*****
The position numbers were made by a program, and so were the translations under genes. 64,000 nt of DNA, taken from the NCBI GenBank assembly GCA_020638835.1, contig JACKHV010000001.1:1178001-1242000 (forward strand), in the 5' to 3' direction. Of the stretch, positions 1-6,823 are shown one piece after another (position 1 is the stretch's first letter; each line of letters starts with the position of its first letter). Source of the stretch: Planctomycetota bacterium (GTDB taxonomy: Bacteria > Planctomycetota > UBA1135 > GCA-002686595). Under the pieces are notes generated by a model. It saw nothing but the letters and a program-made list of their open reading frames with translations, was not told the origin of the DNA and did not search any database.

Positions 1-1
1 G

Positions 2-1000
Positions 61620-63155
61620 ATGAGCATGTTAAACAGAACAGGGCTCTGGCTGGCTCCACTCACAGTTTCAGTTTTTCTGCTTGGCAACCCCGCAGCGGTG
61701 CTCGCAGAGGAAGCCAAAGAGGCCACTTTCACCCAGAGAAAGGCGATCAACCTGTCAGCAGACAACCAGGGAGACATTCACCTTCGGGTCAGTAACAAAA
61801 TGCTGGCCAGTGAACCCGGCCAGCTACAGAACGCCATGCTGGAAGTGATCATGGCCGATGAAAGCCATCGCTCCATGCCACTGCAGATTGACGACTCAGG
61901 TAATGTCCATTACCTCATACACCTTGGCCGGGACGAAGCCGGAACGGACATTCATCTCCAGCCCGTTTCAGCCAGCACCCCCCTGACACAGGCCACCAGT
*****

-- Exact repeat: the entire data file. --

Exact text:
The position numbers were made by a program, and so were the translations under genes. 64,000 nt of DNA, taken from the NCBI GenBank assembly GCA_020638835.1, contig JACKHV010000001.1:1178001-1242000 (forward strand), in the 5' to 3' direction. Of the stretch, positions 1-6,823 are shown one piece after another (position 1 is the stretch's first letter; each line of letters starts with the position of its first letter). Source of the stretch: Planctomycetota bacterium (GTDB taxonomy: Bacteria > Planctomycetota > UBA1135 > GCA-002686595). Under the pieces are notes generated by a model. It saw nothing but the letters and a program-made list of their open reading frames with translations, was not told the origin of the DNA and did not search any database.

Positions 1-1
1 G

Positions 2-1000
Positions 61620-63155
61620 ATGAGCATGTTAAACAGAACAGGGCTCTGGCTGGCTCCACTCACAGTTTCAGTTTTTCTGCTTGGCAACCCCGCAGCGGTG
61701 CTCGCAGAGGAAGCCAAAGAGGCCACTTTCACCCAGAGAAAGGCGATCAACCTGTCAGCAGACAACCAGGGAGACATTCACCTTCGGGTCAGTAACAAAA
61801 TGCTGGCCAGTGAACCCGGCCAGCTACAGAACGCCATGCTGGAAGTGATCATGGCCGATGAAAGCCATCGCTCCATGCCACTGCAGATTGACGACTCAGG
61901 TAATGTCCATTACCTCATACACCTTGGCCGGGACGAAGCCGGAACGGACATTCATCTCCAGCCCGTTTCAGCCAGCACCCCCCTGACACAGGCCACCAGT